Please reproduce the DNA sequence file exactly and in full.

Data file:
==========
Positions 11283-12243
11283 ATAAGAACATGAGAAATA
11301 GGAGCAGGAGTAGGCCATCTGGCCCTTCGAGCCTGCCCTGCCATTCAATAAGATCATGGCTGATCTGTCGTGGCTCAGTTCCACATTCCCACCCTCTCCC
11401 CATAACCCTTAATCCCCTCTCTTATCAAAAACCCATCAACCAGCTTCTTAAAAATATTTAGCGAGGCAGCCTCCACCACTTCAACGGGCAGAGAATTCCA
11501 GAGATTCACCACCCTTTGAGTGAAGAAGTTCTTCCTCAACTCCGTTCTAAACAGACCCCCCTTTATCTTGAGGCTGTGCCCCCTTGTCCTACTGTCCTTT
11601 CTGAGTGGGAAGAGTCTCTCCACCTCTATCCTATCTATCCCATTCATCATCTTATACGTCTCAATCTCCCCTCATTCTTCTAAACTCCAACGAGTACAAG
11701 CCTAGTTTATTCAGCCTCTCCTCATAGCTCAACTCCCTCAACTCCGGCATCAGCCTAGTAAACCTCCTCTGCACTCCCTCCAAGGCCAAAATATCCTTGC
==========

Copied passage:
Positions 11283-12243
11283 ATAAGAACATGAGAAATA
11301 GGAGCAGGAGTAGGCCATCTGGCCCTTCGAGCCTGCCCTGCCATTCAATAAGATCATGGCTGATCTGTCGTGGCTCAGTTCCACATTCCCACCCTCTCCC
11401 CATAACCCTTAATCCCCTCTCTTATCAAAAACCCATCAACCAGCTTCTTAAAAATATTTAGCGAGGCAGCCTCCACCACTTCAACGGGCAGAGAATTCCA
11501 GAGATTCACCACCCTTTGAGTGAAGAAGTTCTTCCTCAACTCCGTTCTAAACAGACCCCCCTTTATCTTGAGGCTGTGCCCCCTTGTCCTACTGTCCTTT
11601 CTGAGTGGGAAGAGTCTCTCCACCTCTATCCTATCTATCCCATTCATCATCTTATACGTCTCAATCTCCCCTCATTCTTCTAAACTCCAACGAGTACAAG
11701 CCTAGTTTATTCAGCCTCTCCTCATAGCTCAACTCCCTCAACTCCGGCATCAGCCTAGTAAACCTCCTCTGCACTCCCTCCAAGGCCAAAATATCCTTGC